Today, the cuff link era appears to be drawing to a close. Except among English men who wear them with their town clothes, shirts around the world tend to be closed by inexpensive buttons. But, like the disappearance of other elegant members of the wardrobe from bow ties to spectator shoes, the rarity of the linked cuff is an opportunity to add a bit of discreet interest to the day's dress.
Photo: Drake's London
Perfectly attractive cuff links do not need to be expensive, for which I submit Exhibit A, the silk knot, which costs hardly more than a button but adds considerably more panache to the shirt cuff. And between the almost free silk knot and the steeply expensive realm of jewelry lies a fertile ground for other styles, such as Drake's sterling and glass examples in the photos.
I like to recommend that men who are visiting a shirtmaker for the first time begin their made to measure shirt wardrobes with a white or light blue dress shirt with turnback cuffs, and further indulge themselves with a starter pair of cuff links. It is an opportunity to add a touch of color to the cuffs.
Sunday, April 19, 2009
A Saturday night driver put his car into a power pole and knocked out electrical service to our rural community last night, making this post quite a bit later than it should have been. But the day was sunny on the coast, ideal for an in-between season jacket of silk and wool.
Odd jacketing for warm weather benefits from patch pockets, as the construction does not require lining to cover the business of conventional pockets inside a coat. And lighter colors, like the jacket worn by the author Gay Talese in this unattributed photo taken on a spring day in Manhattan, are just the thing.
Personally, I prefer a conventional breast pocket as the patch type is considerably smaller and seems to require its own wardrobe of undersized pocket squares. But that's a matter for individual choice.
Saturday, April 18, 2009
A long Hawaiian beach walk in espadrilles last week reminded me how much more practical are the kind with ankle laces to hold them onto the foot, like the ones on the man in the Esquire illustration. But just try and find them without travelling to coastal Spain.
The one source I am aware of is Espadrillesetc.com, which unfortunately has them only in black. Can anyone point me to a pair in cream?
Friday, April 17, 2009
A plain weave worsted, like the one worn by Hugh Laurie in the photo from the Jeeves and Wooster television series, makes the perfect gray suit to my eye.
Smith Woolens has a 15 ounce (450 gram) version of that cloth in its Whole Fleece book, and it calls to me.
Thursday, April 16, 2009
Tuesday saw the passing of Maurice Druon, French novelist and member of the Académie française. He was 91.
Druon was best known for his Les Rois Maudits series of historical novels published in the 1950s. More relevant to A Suitable Wardrobe readers, he was always impeccably dressed in a rare style that was perfectly French as well as perfectly appropriate. Note the cape over his vested double breasted.
Brown suit, brown monkstraps, blue shirt and a purple necktie worn in Paris, where a man is not reviled for this kind of city dress.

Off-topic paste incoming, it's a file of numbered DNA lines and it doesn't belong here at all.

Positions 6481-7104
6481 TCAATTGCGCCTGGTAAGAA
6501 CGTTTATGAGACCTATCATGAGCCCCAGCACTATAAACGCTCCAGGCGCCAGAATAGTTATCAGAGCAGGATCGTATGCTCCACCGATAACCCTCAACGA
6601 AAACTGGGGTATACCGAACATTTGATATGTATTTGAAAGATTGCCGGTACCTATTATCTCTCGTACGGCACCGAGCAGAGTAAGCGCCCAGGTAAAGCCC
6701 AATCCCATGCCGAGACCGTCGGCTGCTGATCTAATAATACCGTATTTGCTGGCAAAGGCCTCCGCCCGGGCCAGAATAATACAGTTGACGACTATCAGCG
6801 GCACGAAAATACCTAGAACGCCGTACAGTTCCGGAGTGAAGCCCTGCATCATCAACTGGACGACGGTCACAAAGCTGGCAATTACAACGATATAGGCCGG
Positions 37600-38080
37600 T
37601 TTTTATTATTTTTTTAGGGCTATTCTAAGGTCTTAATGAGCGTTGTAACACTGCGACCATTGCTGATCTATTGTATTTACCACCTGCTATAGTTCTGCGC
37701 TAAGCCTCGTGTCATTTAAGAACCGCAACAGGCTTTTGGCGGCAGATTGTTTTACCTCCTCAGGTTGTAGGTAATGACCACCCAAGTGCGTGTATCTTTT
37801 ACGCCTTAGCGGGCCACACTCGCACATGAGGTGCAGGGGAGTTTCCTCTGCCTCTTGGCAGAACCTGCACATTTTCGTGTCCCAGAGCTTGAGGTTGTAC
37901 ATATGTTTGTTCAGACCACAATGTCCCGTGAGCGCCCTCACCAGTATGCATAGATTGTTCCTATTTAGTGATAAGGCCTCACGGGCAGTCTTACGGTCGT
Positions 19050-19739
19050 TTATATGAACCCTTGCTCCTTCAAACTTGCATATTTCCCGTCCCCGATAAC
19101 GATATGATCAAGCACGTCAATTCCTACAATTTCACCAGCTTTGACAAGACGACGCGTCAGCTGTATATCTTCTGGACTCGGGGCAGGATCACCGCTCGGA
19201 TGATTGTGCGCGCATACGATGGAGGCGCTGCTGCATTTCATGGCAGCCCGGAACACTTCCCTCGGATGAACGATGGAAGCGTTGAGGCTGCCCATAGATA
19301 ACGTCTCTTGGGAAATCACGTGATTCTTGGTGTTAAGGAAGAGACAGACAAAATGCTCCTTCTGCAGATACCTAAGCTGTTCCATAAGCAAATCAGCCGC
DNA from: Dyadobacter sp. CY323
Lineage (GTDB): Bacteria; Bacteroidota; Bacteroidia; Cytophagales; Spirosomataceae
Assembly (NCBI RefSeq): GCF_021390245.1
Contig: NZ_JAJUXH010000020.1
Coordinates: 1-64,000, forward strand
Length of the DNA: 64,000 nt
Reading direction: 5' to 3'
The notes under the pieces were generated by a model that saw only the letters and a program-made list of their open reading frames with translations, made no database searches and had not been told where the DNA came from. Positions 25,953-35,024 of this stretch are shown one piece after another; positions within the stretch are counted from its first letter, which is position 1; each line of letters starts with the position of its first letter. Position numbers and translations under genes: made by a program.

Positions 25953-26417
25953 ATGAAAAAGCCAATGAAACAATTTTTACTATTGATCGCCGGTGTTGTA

Welcoming Vladimir Putin to France in a double breasted suit and a shirt with a contrast collar.
Au revoir mon ami.
Wednesday, April 15, 2009
With warm weather approaching it's a good time to remind ourselves that every well-dressed man's wardrobe ought to include at least one patterned bow tie.
The keys to bow ties is that they should be hand tied and appear unexpectedly. Wear them every day and a man looks like he's channeling George Will. Wear them not at all and miss an opportunity, for they spice up a cocktail party or gallery opening. Wear them pre-tied and the entire point is lost.
Personally, I like to pair bow ties with a blazer as that has become my less-than-black-tie evening garb, but they work equally well with suits from seersucker to flannel (two button jackets are the weakest choice as they display too much shirt). Witness the young man in the photo.
Tuesday, April 14, 2009
Notice the man to the left of the Esquire illustration, an exemplar of casual springtime dressing. He's weariing basics: Norwegian slip-on shoes, cotton drill trousers and a medium-weight tweed jacket with a scarf that pulls it all together.
Scarves give the wearer a choice of what to wear beneath them, as tee, polo or dress shirt are just background.
Monday, April 13, 2009
Everyone else in North American may have noticed the new (since June) airline baggage rules for domestic flights but I hadn't been affected by United Airlines luggage-as-profit-center pricing until last week. There is now a fee of $125 per bag for over-weight bags or for a third bag per passenger, increasing to $250 per bag for the fifth, sixth and seventh. If a passenger has an eighth bag it is probably less expensive to fly privately.
We of course carried an extra duffel with our snorkel gear and incurred a fee, reminding us that Federal Express, which is also in the luggage delivery business, would have delivered our duffel for a mere $79.